Science for All | What are soft robots?

The Hindu’s weekly Science for All newsletter explains all about science, without the jargon.

The Hindu’s weekly Science for All newsletter explains all about science, without the jargon.

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Soft robots are robots that are flexible and, unlike their hard-edged cousins, can be used to perform more delicate maneuvers, such as reaching into difficult crevices or holding delicate objects.

They can be programmed to perform specific tasks.

Such robots are usually made of liquid crystal elastomers, which are polymers with viscosity and elasticity. The latest designs are in the form of a twisted ribbon. Placing the ribbon on a surface at least 55 degrees Celsius hotter than the surrounding air causes the portion of the ribbon that touches the surface to contract, while the portion of the ribbon exposed to the air does not. This causes a rolling motion in the ribbon and the hotter the surface, the faster it rolls.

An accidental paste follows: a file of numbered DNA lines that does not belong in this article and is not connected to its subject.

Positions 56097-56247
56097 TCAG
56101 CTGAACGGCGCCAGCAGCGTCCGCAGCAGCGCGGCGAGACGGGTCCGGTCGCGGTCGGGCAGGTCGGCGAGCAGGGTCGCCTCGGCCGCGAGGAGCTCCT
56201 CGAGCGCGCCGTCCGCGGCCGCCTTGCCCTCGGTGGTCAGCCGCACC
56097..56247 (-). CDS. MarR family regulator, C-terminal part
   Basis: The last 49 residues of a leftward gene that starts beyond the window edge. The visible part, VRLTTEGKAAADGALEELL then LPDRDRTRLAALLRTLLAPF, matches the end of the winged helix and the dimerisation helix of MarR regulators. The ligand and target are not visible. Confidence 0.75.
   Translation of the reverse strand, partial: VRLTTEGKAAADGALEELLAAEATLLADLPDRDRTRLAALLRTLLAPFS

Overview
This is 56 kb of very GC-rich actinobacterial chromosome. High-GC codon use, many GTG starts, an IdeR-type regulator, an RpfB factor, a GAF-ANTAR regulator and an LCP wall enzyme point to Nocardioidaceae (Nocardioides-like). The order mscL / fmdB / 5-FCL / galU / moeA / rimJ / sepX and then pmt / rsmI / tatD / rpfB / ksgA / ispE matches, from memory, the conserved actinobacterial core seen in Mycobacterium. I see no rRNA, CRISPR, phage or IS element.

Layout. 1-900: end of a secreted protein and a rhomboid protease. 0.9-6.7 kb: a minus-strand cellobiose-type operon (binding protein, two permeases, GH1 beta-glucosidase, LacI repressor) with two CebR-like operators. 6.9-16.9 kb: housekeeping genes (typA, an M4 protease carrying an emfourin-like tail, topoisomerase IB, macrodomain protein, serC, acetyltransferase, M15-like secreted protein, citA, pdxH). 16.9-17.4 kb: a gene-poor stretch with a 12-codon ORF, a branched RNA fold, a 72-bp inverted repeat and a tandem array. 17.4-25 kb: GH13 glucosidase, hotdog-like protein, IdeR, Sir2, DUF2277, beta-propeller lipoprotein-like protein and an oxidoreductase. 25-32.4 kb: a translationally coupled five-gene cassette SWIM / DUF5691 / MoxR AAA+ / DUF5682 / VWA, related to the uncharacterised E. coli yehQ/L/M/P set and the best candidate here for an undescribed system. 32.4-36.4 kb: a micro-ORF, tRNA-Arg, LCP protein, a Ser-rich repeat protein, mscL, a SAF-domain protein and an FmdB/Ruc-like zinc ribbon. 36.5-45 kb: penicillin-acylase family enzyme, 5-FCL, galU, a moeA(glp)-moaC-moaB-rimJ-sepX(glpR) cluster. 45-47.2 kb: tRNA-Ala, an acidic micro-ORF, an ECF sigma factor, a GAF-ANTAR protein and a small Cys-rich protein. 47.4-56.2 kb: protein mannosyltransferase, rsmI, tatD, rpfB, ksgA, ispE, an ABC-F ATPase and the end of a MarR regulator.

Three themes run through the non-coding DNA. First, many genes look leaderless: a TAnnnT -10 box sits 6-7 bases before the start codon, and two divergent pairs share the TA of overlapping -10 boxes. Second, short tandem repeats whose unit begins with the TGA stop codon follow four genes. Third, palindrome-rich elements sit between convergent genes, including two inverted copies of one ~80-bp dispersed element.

Researchers have now developed soft robots that are able to navigate complex environments, such as mazes, without input from humans or computer software.

Scientists have previously created such robots with smooth-sided rods, but that shape has a downside, in that when it encounters an object, it just spins into place. However, newer robots with the twisted ribbon shapes are able to overcome these obstacles without human or computer intervention.

Many soft robots are made to resemble living organisms, such as octopus, and are manufactured using 3D printers. A disadvantage of soft robots stems from their advantage: the soft materials reduce their durability and also make them more difficult to control. Popular uses of these robots are in surgery or making specialized exo-suits that can help rehabilitate patients.

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